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What online porn can teach us about users.

Recently, I have found myself fascinated with the scale of some things. Such things as Facebook’s release strategy which I find creative and frankly the scale and data behind it is staggering. In this vein, I was reading an article about the real data and scale behind online pornography. Why not? Porn is interesting even if taboo. Although, its certainly coming out into the open more nowadays. This article by Extreme Tech presents some interesting information. Specifically, this got me thinking about the users we design for.

 For a news site like Engadget or ExtremeTech, an average visit is usually between three and six minutes; enough time to read one or two stories. The average time spent on a porn site, however, is between 15 and 20 minutes.

What?! That kind of engagement is almost unheard of. But, it gets better.

The only sites that really come close in term of raw bandwidth are YouTube or Hulu, but even then YouPorn is something like six times larger than Hulu.

 

Survey after survey and study after study show that almost everybody watches porn [1] and the data only backs it up. But porn is a complete cultural taboo. No one wants to talk about or admit to it.

Not surprisingly this tells us an important tale about how people use products and software.  Simply put, what people say and what they do don’t usually match up. We know this,  but constantly I have experienced companies relying on focus groups and user feedback sessions to make hard decisions. Great user experience makes a personal connection. A meaningful connection means addressing real needs and goals.  User testing that records what people do versus what they say is critical in the current landscape. Sure people don’t want to admit to watching porn but is that really so telling?

It’s probably not unrealistic to say that porn makes up 30% of the total data transferred across the internet.

Think about how much data 30% of the total data transferred on the internet represents. That’s quite a lot of not looking at porn. Yet 1 in 4 men maintain that they do not look at porn. [2]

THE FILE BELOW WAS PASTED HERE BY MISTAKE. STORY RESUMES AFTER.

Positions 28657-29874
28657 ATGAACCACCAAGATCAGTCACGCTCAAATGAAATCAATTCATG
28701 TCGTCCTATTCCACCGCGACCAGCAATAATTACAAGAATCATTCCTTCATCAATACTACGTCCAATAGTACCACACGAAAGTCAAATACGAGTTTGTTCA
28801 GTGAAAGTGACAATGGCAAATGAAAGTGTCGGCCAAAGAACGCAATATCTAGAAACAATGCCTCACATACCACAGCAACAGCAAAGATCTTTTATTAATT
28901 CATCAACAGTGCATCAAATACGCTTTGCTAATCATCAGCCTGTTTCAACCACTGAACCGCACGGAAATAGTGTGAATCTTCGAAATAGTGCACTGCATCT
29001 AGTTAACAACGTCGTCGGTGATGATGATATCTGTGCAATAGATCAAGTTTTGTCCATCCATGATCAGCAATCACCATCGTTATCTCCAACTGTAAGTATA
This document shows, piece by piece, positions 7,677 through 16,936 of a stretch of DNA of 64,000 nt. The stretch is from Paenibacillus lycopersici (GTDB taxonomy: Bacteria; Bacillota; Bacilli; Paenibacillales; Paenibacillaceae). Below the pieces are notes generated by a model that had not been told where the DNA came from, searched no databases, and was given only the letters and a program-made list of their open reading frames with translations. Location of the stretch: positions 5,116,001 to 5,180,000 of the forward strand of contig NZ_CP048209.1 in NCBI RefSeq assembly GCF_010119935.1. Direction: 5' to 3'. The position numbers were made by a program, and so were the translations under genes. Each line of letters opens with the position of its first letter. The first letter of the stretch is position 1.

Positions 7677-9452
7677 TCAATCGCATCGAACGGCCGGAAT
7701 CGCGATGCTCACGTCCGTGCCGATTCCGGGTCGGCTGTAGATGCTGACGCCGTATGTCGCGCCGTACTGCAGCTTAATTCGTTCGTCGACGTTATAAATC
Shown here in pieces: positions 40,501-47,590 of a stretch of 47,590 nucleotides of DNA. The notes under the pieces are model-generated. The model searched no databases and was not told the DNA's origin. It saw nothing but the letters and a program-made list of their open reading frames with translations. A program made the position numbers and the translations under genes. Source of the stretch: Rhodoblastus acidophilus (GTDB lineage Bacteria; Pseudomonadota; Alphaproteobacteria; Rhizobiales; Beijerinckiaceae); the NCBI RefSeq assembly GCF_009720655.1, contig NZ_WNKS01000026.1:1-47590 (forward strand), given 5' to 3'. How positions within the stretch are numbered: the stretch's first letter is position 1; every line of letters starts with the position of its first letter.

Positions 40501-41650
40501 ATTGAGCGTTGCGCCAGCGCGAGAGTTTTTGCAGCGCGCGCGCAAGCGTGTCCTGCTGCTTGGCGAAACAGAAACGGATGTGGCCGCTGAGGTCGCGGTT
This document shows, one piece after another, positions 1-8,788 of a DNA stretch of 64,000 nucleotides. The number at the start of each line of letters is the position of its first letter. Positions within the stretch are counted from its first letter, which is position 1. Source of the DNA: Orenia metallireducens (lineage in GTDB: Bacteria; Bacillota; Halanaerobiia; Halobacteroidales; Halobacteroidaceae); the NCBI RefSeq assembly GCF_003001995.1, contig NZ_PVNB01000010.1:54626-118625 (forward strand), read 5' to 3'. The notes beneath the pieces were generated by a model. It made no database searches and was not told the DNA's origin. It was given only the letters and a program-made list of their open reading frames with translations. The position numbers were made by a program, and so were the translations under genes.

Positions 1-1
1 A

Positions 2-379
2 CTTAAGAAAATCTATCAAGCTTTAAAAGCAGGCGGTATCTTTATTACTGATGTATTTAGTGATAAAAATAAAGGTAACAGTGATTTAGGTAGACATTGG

If users are outright lying in the face of heavy data about such a widely shared usage statistic :  think of all the reasons, drives and objectives that we as interface and experience designers are not handling or missing when we simply listen to what users tell us they want or are interested in.

Porn isn’t the only thing people won’t admit to. We design our applications and tools to solve problems and address goals. Our users are the very same people we are talking about. This is more than a common practice, it is a data-set that has huge scale. We have to take into account the things users are not saying.Certainly, I am not saying that all goals are taboo or embrassing. Motivations, reasoning and human problem-solving is subtle and complex. By all accounts and data those unspoken needs are just as substantial as the goals that are out in the open.

 

 SOURCES

[1] http://www.macvideo.tv/encoding/news/?newsId=3212630
http://www.google.com/hostednews/afp/article/ALeqM5g6gUc1kAVAJwgh8d4bXfOM3VtUPg
http://www.thesun.co.uk/sol/homepage/news/3540246/Men-view-2-hours-of-porn-a-week.html 

[2]http://www.guardian.co.uk/lifeandstyle/2008/sep/27/family.internet

http://www.extremetech.com/computing/123929-just-how-big-are-porn-sites

 

One Comment

  1. Arttronik says:

    Interesting! Two things: 1. I find it interesting and fun that friends often talk about porn. Its funny how many times this subject has come up and no one has been embarrassed. 2. Site tracking/interest tracking plus porn equals bad…or a nuisance at the lightest. I suggest “incognito mode.” LOL

    Nice blog, Shawn!

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